HC Deb 27 November 1956 vol 561 cc237-9
Mr. Graham Page (Crosby)

I beg to move, That leave be given to bring in a Bill to make amendments of the law relating to cheques and similar instruments; in respect of the endorsement thereof; to the discharge of obligations by cheque; to the recognition of cheques as receipts; to crossed and uncrossed cheques and the giving of value therefor; and to make consequent amendments of the law relating to the lights and duties of paying bankers, collecting bankers and bankers' customers towards each other. The purpose of the Bill is to abolish the need for the endorsement of 97 out of every 100 cheques that are drawn. I had the privilege nearly two years ago of being granted leave to introduce a Bill for a similar purpose. That was in the previous Parliament. With the end of that Parliament the Bill came to an end, but in the meantime, the then Chancellor of the Exchequer had appointed a Committee to investigate the principles proposed in the Bill. The terms of reference of the Committee were: To consider (a) whether, and if so in what circumstances and to what extent, it is desirable to reduce the need for the endorsement of order cheques and similar instruments received for collection by a bank. That Committee reported earlier this month, and I would express my humble admiration and gratitude for its very interesting Report. No doubt hon. Members who are interested in this matter have read the Report and will agree with me. If I refer to only one or two items of the summary of that Report, it is only because my time is limited in moving this Motion and not because of any lack of appreciation of the most interesting Report. Paragraph 109 (iii) says: Our assessment of the weight of work done in connection with endorsements is that a large amount of unproductive effort is expended in relation to the provisions of a Statute which was framed to meet conditions very different from today's. We think that if a way can be found to reduce present labours without involving corresponding disadvantages its adoption would be well worthwhile. The unproductive effort referred to in that recommendation entails tens of millions of man-hours in unnecessarily endorsing cheques and therefore entails millions of pounds in wages and salaries paid to those who carry out that unnecessary endorsement.

The Report further recommends, in paragraph 109 (v): We consider that a substantial saving of unproductive work would be achieved, and the present system would be appropriately adapted to modern conditions and needs, if it were arranged that endorsement was no longer necessary on a cheque being collected by a bank on behalf of a customer who was the payee. We recommend a change of the law to this effect, making it clear that the collecting banks should not suffer any loss of protection thereby. If that recommendation is carried out it will still retain the valuable characteristics of a cheque that it can be negotiated by endorsement. In fact, only 3 per cent. of all cheques drawn are so negotiated. The other 97 per cent. are paid direct by the payee into the payee's bank. It is in connection with this 97 per cent. that I would desire, in this Bill, to abolish the need for endorsement.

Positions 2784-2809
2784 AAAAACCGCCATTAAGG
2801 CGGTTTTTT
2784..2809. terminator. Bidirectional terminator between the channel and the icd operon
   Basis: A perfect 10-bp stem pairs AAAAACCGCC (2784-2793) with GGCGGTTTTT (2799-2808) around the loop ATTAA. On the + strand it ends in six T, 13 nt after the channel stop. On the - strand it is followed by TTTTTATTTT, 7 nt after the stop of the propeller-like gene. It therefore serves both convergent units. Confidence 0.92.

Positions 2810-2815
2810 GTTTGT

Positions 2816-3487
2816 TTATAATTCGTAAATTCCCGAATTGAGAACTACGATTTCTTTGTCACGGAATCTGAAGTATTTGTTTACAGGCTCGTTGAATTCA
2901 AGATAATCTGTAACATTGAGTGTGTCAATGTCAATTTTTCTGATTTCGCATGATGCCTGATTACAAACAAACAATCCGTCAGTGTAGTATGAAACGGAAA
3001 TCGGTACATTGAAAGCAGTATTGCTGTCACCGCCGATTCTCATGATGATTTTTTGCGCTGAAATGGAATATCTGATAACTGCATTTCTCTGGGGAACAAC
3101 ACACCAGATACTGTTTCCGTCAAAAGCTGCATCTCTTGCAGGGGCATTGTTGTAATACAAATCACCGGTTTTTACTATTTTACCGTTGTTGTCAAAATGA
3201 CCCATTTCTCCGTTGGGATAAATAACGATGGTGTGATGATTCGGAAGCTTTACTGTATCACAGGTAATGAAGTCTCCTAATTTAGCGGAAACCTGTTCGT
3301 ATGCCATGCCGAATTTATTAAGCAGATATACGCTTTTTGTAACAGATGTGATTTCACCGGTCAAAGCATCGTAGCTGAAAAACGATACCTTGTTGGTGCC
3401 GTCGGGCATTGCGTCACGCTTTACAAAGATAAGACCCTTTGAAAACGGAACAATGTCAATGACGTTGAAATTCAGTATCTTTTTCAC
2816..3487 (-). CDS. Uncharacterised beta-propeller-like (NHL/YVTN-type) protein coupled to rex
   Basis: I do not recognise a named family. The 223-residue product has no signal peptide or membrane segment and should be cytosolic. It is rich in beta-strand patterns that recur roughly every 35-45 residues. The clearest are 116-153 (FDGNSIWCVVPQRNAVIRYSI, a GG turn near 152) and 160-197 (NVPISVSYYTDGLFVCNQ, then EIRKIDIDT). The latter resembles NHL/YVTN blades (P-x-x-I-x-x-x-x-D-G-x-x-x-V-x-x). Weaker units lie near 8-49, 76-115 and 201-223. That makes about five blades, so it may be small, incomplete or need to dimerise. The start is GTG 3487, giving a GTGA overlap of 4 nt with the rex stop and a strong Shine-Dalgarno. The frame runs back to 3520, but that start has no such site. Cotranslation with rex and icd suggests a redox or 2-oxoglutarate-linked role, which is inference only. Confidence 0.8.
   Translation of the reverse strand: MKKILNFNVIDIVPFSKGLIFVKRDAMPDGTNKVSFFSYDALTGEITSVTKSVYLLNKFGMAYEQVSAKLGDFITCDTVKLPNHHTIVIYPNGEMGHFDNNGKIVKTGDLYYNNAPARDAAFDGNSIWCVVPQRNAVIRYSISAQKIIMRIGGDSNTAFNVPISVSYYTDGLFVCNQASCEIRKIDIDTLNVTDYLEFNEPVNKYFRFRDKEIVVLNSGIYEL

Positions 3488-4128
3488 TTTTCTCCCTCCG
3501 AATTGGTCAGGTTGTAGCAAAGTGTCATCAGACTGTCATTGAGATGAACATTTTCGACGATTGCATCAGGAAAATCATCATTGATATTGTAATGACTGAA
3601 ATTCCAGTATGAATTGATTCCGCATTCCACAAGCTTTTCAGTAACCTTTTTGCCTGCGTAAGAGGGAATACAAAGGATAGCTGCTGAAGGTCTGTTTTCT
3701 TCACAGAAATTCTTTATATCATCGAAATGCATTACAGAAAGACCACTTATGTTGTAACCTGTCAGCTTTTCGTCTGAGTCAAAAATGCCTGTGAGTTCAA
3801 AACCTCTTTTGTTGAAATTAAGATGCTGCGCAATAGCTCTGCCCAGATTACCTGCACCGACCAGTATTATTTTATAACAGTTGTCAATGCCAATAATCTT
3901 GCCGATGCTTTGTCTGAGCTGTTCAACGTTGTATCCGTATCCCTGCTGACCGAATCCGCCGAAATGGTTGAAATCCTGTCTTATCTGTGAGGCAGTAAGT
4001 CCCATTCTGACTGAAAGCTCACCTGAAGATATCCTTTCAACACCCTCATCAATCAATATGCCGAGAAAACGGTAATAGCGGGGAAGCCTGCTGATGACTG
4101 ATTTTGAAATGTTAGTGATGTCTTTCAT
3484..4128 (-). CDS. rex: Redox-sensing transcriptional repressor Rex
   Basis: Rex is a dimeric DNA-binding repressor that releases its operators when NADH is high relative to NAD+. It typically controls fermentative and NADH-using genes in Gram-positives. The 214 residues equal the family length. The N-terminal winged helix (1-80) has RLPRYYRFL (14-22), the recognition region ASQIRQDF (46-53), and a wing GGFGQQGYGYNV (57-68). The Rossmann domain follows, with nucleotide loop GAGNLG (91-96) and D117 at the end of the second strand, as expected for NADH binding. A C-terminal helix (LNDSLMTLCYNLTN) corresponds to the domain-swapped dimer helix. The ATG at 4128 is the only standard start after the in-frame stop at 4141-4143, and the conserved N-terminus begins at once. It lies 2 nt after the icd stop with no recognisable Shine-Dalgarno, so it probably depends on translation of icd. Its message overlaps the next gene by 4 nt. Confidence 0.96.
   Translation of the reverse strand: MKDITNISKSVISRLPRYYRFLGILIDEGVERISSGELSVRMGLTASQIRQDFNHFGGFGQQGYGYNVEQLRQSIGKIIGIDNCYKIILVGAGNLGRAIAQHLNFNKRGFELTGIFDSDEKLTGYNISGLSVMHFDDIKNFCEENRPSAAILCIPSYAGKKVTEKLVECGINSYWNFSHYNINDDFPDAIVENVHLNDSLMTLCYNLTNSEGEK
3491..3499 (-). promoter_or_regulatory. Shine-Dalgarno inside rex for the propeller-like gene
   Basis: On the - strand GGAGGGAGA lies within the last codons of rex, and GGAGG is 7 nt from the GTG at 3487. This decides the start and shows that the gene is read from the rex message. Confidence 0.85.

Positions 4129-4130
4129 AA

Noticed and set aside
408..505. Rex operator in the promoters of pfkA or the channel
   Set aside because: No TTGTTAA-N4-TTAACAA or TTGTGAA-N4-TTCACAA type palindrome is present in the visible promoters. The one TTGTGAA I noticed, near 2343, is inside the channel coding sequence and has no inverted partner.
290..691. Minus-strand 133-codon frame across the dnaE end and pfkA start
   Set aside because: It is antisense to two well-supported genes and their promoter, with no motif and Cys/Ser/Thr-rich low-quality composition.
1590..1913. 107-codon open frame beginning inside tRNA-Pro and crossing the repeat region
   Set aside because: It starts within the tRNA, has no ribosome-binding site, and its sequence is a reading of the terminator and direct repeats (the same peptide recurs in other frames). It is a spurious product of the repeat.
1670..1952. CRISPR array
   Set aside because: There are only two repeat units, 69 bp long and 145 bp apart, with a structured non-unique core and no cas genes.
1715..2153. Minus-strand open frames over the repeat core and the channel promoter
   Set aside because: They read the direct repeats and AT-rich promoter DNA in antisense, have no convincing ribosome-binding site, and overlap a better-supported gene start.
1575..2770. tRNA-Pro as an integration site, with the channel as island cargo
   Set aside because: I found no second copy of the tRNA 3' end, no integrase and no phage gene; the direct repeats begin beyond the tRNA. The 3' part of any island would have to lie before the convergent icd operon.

Of course there would be a number of consequential amendments in respect of the relationship of bankers and customers which are set out fully in that Report. One particularly interesting consequential amendment which I desire to introduce into the Bill would be to make certain that a paid cheque is as good prima facie evidence of receipt as a formal receipt signed over a twopenny stamp.

I am in the unique position of being able at this very early stage in the process of a Private Member's Bill to refer hon. Members to the actual text of the Bill which I desire to present, for that text is set out in the Appendix to the Report to which I have referred. I am sure that a Private Member is seldom so well served in the drafting of his Bill. There are only two additions which I should desire to make to that draft in the Appendix to the Report. One is in connection with certain anomalies in the protection afforded by crossed and uncrossed cheques. That is referred to in paragraph 105 of the Report.

The other addition which I desire to make is this: as the Bill relates to cheques—indeed I have given it the very short title of the "Cheques Bill"—the House might like the opportunity of considering an Amendment to Section 8 of the Truck Act to permit payment of wages by cheque. I repeat the word "permit" for this would be merely a permissive provision. I realise that this is a controversial matter and might not find its way to the later stages of the Bill without very full consultation, but I believe that I can produce a formula which would fully safeguard the interests of those concerned, particularly those of trade unions on behalf of their members and those of chambers of trade on behalf of shopkeepers.

Question put and agreed to.

Bill ordered to be brought in by Mr. Page, Mr. Hay, Mr. Holt, Mr. Eric Johnson, Mr. Geoffrey Stevens, and Mr. Geoffrey Wilson.

  1. CHEQUES 91 words
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